WandaVision has brought a new meaning to the phrase TGIF, gifting hungry audiences a weekly new witchy sitcom world to welcome in the weekend. At this point, it’s hard to imagine Fridays without WandaVision: when there’s no new Marvel-fied TV tropes to pore through from the Disney+ series, what will we do? Well, perhaps watch the classic shows it references. Or, perhaps better, daydream about a world where Wanda wraps more TV series into her tangly red web, one where we just get to keep watching.
There’s already been an parade of great sitcoms employed by WandaVision, from Bewitched and The Brady Bunch to The Office and Malcolm in the Middle. Canned laughter abounds, and there’s been no shortage of technicolored TV references. It might be more difficult to find a sitcom Wanda hasn’t tapped rather than list all of the ones she has.
While it’s unclear what comes next in the series (Are we going to get a 2010s or 2020s episode? Or has that spin reached an end?), there are still a few shows that could be fun with a Wanda-twist. Below are not predictions, nor missed opportunities—just a few silly ideas for a season in another multiverse. Here are nine of the best series to reimagine with a WandaVision warp.
There isn’t really a family aspect of Seinfeld, per se—but Agnes would make a fantastic Kramer, booming through the front door at any given point. Wanda could give Jerry Seinfeld-Esque stand-up to open and wrap the episode, doling out her opinion (as she’s wont to do) and questioning her morals.
If there’s some potential in the realm of animated sitcoms (even puppetry: consider The Muppet Show), The Simpsons is the best bet. Pairing The Simpsons’s eerie ability to predict the future with Wanda and Vision’s powers would be a force to be reckoned with—that’s too much power in one household! Plus, an animated version of the show would be killer. We already got that delightful animated intro.
Clearly, this has to be an episode for Kathryn Hahn, the honorary nanny of WandaVision. Agnes teaches the boys about her no-nonsense life. Just swap “Queens girl” for “nosey neighbor,” and the morals that come along with them, and you’ve got Agnes’s version of The Nanny.
Perhaps a little too on-the-nose, but some 3rd Rock From the Sun banter never hurt anyone. Wanda and the other mutants could spend the episode analyzing human culture, trying to fit in with the norms of society, but end up flopping, hilariously, along the way. Maybe there’s a body swap like in 3rd Rock, and Wanda ends up in the body of a child.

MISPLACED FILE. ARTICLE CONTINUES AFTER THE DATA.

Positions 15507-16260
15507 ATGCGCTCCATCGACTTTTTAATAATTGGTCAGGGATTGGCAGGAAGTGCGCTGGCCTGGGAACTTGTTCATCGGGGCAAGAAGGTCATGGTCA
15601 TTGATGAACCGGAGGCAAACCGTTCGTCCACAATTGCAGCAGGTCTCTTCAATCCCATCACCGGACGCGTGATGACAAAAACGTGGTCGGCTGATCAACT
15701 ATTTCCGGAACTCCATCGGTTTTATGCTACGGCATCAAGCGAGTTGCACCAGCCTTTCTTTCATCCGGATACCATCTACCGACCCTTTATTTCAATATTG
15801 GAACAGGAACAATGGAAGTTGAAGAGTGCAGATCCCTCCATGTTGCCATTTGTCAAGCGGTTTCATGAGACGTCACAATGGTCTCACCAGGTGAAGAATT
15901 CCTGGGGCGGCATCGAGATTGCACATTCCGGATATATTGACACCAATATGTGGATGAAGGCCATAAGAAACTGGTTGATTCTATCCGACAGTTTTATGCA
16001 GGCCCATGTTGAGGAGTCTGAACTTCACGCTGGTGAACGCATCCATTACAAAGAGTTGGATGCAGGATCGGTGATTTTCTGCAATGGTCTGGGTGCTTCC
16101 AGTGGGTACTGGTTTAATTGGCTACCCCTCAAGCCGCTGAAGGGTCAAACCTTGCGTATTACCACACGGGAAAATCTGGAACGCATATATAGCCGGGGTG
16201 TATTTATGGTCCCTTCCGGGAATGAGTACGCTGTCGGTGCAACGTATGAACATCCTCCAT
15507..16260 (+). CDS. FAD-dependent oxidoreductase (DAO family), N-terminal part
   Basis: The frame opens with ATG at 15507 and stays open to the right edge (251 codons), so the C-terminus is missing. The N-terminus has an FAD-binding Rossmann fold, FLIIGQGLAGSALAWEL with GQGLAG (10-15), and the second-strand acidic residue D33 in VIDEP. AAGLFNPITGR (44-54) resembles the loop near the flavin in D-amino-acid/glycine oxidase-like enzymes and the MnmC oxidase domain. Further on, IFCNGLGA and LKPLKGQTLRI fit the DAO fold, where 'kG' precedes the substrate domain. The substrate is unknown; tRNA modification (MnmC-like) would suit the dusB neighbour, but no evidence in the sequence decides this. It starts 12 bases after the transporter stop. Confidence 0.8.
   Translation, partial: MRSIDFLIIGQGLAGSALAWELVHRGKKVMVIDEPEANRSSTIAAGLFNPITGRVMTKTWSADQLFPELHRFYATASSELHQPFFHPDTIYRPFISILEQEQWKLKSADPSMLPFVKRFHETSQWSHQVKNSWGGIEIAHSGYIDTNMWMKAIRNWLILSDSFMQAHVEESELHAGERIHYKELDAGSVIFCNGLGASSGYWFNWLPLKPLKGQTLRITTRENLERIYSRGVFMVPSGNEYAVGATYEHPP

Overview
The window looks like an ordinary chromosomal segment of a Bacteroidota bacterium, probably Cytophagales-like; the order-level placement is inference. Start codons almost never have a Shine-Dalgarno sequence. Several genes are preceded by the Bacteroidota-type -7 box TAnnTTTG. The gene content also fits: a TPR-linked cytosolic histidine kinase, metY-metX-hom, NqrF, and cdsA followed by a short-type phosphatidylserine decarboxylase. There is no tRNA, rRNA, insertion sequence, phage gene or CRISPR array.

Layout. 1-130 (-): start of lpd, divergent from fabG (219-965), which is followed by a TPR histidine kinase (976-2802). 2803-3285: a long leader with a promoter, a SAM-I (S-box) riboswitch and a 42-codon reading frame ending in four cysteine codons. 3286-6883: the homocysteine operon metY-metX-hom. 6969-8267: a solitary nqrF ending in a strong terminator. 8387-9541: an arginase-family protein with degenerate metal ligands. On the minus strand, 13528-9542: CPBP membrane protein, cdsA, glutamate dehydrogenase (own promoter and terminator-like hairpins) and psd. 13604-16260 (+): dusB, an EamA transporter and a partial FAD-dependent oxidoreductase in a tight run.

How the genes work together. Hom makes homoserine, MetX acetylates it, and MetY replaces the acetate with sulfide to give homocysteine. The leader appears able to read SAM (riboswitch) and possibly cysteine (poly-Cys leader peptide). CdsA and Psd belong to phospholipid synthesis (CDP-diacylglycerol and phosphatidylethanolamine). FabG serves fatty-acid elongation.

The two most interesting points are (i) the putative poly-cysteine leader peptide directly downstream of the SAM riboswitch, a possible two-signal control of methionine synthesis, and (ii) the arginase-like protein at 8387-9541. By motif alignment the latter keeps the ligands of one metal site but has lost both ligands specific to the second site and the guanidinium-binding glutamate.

Isn’t this what WandaVision is now, essentially? Freaky mutants versus SWORD nerds? Although Freaks and Geeks only ran for one season, Wanda could (rightfully) pick it up for a second. While the mutants wear grunge outfits and break the rules, the folks over at SWORD tease each other and geek out over WandaVision.
Narrator voice: “It wasn’t, in fact, just a case of the Mondays.” Yes, a snarky Arrested Development-style narrator could add some great wit to WandaVision. This family may be a little young for Arrested Development shenanigans, but Pietro could tap into some of his fantastic GOB-like qualities. A magician—er, illusionist in training, if you will.
More like, How I Met Your Father. Perhaps Wanda could plant the boys on the couch and explain, through many intense flashbacks, how their family came to be in this twisted sitcom world. As she does this, Wanda’s circle of friends (Agnes, Monica, Pietro, and Dottie, probably) help her on a journey to overcome grief and move forward.
When the hex absorbed Darcy Lewis—played, notably, by Kat Dennings—I fully expected a restaurant industry twist in Wanda’s world where we’d see Darcy behind the counter at a dingy diner with Monica, plotting techniques to take Wanda down (or perhaps a cupcake shop, too).
A mother on the verge of a nervous breakdown? Wild kids? Supernatural beings? That ever-present neon red aura? Stranger Things and WandaVision already have a lot in common, Wanda just needs to conjure a couple of bikes for her sons. In this crossover, the rag-tag kids explore the anomalies of the Hex. Maybe Wanda strings Christmas lights to communicate with the outside world, or Vision, wherever he is ….
New episodes of WandaVision premiere Fridays on Disney+.
Fletcher Peters is a New York-based journalist whose writing has appeared in Decider, Jezebel, and Film School Rejects, among other spots. You can follow her on Twitter @fietcherpeters gossiping about rom-coms, TV, and the latest celebrity drama.
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